New Jersey Seeks Input for New Assessment

New Jersey Governor Phil Murphy has said that it is time for the Garden State to get rid of PARCC. To that end, the New Jersey Department of Education announced last week they will solicit public input in May to “inform” the next statewide assessment.

“We will be visiting communities throughout the state so we can hear recommendations from parents, students, teachers, school administrators, and other key stakeholders,” New Jersey Acting Education Commissioner Lamont O. Repollet said. “We invite New Jerseyans to share their insights in-person and online, so we may establish priorities for change moving forward.”

The department said stakeholder input will play an integral role in the NJDOE’s short- and long-term plans for, and improvements to, the statewide assessment program. The NJDOE is particularly interested in perspectives on the Partnership for Assessment of Readiness for College and Careers (PARCC), which is the current statewide assessment for math and English language arts/literacy. Specifically, they said public input is needed to determine what elements of the statewide assessment program work well, and what areas need improvement.

They announced that the Department has a process of securing contractual partners that are able to meet the design needs informed by the stakeholder feedback gathered over the coming months.

They also said the new assessment has to conform to legal requirements of the Every Student Succeeds Act. “Federal law requires all states to assess students in grades 3 through 8, and again in high school. As our assessment system continues to evolve and improve, we must adhere to these laws, implement change in an innovative, deliberative and cost-effective way, and build on the high standards we have for all New Jersey students,” Repollet said.

Stakeholders are invited to provide feedback on New Jersey’s assessments through multiple options, including:

  • Submit interest by May 8 to join a Statewide Assessment Collaborative by following this link.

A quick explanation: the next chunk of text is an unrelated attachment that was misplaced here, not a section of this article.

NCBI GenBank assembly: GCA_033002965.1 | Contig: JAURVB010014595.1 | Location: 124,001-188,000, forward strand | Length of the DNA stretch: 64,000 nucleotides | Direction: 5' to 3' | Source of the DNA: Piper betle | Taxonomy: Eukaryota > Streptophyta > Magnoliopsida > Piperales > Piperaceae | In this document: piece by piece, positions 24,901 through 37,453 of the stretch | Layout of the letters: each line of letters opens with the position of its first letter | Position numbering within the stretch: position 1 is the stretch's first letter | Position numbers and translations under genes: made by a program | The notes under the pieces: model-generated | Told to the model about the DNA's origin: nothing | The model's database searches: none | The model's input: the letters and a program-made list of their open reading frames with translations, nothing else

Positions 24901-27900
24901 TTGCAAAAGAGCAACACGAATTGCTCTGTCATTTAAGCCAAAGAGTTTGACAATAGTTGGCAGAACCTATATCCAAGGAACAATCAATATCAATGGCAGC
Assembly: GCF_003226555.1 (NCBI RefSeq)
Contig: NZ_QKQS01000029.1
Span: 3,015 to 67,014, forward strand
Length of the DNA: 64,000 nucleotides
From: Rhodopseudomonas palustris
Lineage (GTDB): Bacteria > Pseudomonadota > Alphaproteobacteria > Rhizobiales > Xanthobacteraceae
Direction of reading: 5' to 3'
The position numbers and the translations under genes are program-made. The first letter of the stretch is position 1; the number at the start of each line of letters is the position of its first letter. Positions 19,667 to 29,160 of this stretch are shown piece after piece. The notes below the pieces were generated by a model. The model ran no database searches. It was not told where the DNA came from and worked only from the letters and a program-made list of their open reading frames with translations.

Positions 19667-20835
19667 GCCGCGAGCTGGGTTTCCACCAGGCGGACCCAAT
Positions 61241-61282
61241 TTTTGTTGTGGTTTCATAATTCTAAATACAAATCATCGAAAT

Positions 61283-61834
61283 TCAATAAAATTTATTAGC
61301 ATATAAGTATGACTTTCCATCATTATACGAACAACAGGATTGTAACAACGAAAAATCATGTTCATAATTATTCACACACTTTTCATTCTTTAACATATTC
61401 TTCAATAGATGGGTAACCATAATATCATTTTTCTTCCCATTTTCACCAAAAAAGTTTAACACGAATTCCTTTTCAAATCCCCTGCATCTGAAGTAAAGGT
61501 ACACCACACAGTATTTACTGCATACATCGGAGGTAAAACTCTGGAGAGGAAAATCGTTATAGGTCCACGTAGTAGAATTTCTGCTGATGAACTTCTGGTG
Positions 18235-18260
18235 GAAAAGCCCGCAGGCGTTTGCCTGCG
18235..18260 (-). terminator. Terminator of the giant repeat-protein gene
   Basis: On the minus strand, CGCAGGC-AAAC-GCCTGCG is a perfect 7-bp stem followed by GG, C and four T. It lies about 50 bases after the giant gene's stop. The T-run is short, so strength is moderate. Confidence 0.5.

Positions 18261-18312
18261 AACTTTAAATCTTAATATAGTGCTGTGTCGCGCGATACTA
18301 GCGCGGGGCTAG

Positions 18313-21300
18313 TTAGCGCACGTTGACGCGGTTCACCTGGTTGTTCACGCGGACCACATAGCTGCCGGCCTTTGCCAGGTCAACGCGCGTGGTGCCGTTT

• Watch an online recorded webinar and complete a feedback questionnaire (details will be forthcoming on the NJDOE Assessments webpage).
  • Contact assessment@doe.nj.gov with comments or questions regarding the statewide assessment program. Specific recommendations to enhance the current program or support for elements of the current program are encouraged.

In addition, the Department announced they will partner with schools and other stakeholder organizations to take part in roundtable discussions and will also reach out to statewide education associations representing school superintendents, principals, teachers, school board members, and parents.

The Department said that feedback and recommendations generated by the first phase of outreach will be collected through June. They also asserted that all input will be considered as they plan for the future of statewide assessments in New Jersey and make initial enhancements to the statewide assessment program in the 2018-19 school year.

“New Jersey’s statewide assessments have been a constantly evolving process ever since they were first instituted in the 1970s,” Repollet added. “With that in mind, we will continue to receive feedback and recommendations, and expect to be able to make additional improvements in coming years.”

A couple of things to note with this announcement last week. First, since the assessment has to be aligned with the state’s academic standards the assessment will still be Common Core-aligned. Second, it appears that the state will at first tweak PARCC so I’m not sure there will be much of a change. Also, they could do what Massachusetts has done and offer some sort of PARCC-hybrid assessment.

I’m not optimistic that the assessment landscape in New Jersey will be significantly changed.

3 thoughts on “New Jersey Seeks Input for New Assessment

  1. NJ may get rid of PARCC just like TN did but I can guarantee, just like TN and other states, PARCC or AIR-SBAC will be in shadows. It is similar to how they fooled the public into thinking Common Core standards were removed in TN and many other states. They simply changed the name. You can put lipstick on a pig, it is still a pig.

  2. What do you want to bet that the contract will go to New Meridian? They manage/own PARCC?. I don’t understand the partnership? New name but the same test. MD is looking to do this exact thing and New Meridian is the name being tossed around.

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